We can't change the difficult situations of the past, but we can strive for deeper understanding & resolve the challenges in your life.
Brittny Garcia, MSW
I believe that therapy can be a beneficial resource for many. Growing up, I did not know much about mental health and therapy until I was in my own crisis. The mental health stigma that is a great part of my Latinx community, greatly impacted my own experience. I understand stigma is something that many different communities may face, and I hope to help break down that stigma so people can openly receive the help they need. After reaching out for help myself, I was able to start living up to a better version of myself. Now I hope to provide similar hope to others.
Therefore, I also believe therapy is not just a tool to be used once a person may feel at their lowest, but in instances of uncertainty surrounding different challenges and life transitions. Every person has their own unique experiences, impacted by the variety of systems in place whether it may be cultural, familial, religious or more. As people, we aim to navigate our identities in the environments and society we find ourselves in. These experiences have shaped and taught us how to cope with different situations, resulting in different behavioral and thought patterns that may cause us to feel rather distressed. As a therapist, my goal is to work hand in hand with individuals to create an empathic space to share your experiences, where we can work through those patterns and discover which may no longer serve you. Together we can work on self awareness, exploring the past, empowerment, and creating meaningful changes within your life and relationships to start the healing process.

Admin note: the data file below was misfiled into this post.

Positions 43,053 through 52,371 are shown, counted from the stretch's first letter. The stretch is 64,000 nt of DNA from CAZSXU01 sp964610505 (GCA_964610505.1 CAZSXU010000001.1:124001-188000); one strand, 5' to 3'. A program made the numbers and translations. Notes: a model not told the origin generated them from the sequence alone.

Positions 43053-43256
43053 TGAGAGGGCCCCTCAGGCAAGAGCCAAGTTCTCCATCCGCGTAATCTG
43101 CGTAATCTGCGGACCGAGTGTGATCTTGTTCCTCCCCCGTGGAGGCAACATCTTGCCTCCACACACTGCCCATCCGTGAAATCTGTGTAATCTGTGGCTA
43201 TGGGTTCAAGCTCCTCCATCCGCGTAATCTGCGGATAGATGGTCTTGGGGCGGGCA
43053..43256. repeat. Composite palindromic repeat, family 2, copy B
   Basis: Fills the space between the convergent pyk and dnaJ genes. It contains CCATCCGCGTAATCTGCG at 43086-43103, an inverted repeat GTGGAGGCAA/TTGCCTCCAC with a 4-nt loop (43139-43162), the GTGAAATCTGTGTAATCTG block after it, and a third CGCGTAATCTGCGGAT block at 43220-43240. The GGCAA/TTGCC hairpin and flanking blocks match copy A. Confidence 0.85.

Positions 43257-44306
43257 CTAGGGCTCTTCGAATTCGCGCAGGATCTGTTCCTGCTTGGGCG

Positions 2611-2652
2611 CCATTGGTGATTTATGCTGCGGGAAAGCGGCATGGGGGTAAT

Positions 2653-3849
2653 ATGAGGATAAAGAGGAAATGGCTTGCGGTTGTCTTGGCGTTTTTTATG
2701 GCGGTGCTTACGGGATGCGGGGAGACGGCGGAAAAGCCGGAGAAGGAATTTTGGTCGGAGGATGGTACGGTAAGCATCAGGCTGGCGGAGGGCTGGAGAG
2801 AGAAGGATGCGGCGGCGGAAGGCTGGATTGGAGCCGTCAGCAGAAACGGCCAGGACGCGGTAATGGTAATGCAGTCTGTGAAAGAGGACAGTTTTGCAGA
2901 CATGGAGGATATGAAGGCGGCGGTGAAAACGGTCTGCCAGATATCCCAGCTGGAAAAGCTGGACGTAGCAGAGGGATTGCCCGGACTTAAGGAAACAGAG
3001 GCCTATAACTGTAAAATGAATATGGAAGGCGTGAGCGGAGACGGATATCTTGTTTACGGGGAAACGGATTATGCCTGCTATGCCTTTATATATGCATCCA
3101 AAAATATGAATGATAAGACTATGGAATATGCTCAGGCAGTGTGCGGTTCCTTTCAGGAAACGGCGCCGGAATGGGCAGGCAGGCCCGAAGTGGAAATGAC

Loyola University Chicago
Brittny Garcia holds a Master of Social Work degree from Loyola University Chicago's School of Social Work, with a Micro Practice Specialization in Advanced Clinical Practice. Previously, she acquired a Bachelor's of Arts in Psychology at Elmhurst University. Since then she has provided individual counseling to low income populations at Accepting Therapy in Chicago. During her time there, she developed a person centered approach to allow a collaborative process with her clients, and has provided Cognitive Behavioral Therapy to support individuals struggling with anxiety, depression and life transitions.
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